The reason for this requirement is the maintenance of employment in this country at levels of compensation and under working conditions that are in keeping with the standard of living achieved here and maintained over the years.

Until recently foreign wage levels have remained at levels far below those prevailing in this country, including the printing trades.

While during the recent worldwide inflationary period foreign wages have risen, the narrowing of the wage differential may be temporary. It is still quite wide in any event, and imports of printed matter by this country have increased from $97.2 million in 1966 to $271.3 million in 1974. This represents a near tripling of imports.

Some of this sharp increase may be attributable to the removal of our duty on books under the Florence Convention which was negotiated under the auspices of UNESCO, the United Nations Educational, Scientific and Cultural Organization, and ratified by the Senate. It took effect in 1966.

Opposition to the manufacturing clause is often based on the simplistic objection that it is protectionist. However, a copyright is itself protectionist in the sense that it bestows a monopoly on the author or his publisher. That purpose is contained in section 8, article I, of our Constitution. The purpose is to promote the progress of science and useful arts, by securing for limited times to authors and inventors the exclusive right to their respective writings and discoveries.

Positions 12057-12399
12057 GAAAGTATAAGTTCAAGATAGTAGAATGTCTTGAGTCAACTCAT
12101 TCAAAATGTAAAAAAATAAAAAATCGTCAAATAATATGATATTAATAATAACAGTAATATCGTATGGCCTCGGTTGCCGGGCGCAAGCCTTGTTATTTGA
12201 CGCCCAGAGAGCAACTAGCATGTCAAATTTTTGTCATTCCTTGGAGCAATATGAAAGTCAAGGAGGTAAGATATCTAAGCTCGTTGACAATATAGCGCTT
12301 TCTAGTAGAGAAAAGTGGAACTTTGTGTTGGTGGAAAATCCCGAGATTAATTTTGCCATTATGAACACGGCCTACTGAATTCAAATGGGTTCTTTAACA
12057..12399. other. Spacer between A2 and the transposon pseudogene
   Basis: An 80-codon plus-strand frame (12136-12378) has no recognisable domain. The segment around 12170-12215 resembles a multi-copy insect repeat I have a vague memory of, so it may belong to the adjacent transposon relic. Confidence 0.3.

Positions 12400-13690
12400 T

The Universal Copyright Convention extends copyright privileges in this country to foreign publishers but does not preclude this country's setting forth the conditions under which the monopoly privilege may be enjoyed. Foreign authors are not excluded from the enjoyment of

copyright in this country. They must merely, under the clause, conform to the conditions that will place them on the same plane as American authors.

The importation of books, free of duty, has increased from $48 million in 1967 to $125 million in 1974. They are included in the more general classification of printed matter and represent nearly a half of the total as recited in a preceding paragraph.

With importation free of duty, the principal inducement to manufacture books abroad, as indicated above, lies in generally lower wages prevailing in many foreign countries. Of principal concern to the printing trades in this country are possible sources of cheap labor such as still prevail in the Far East and across our borders in Mexico.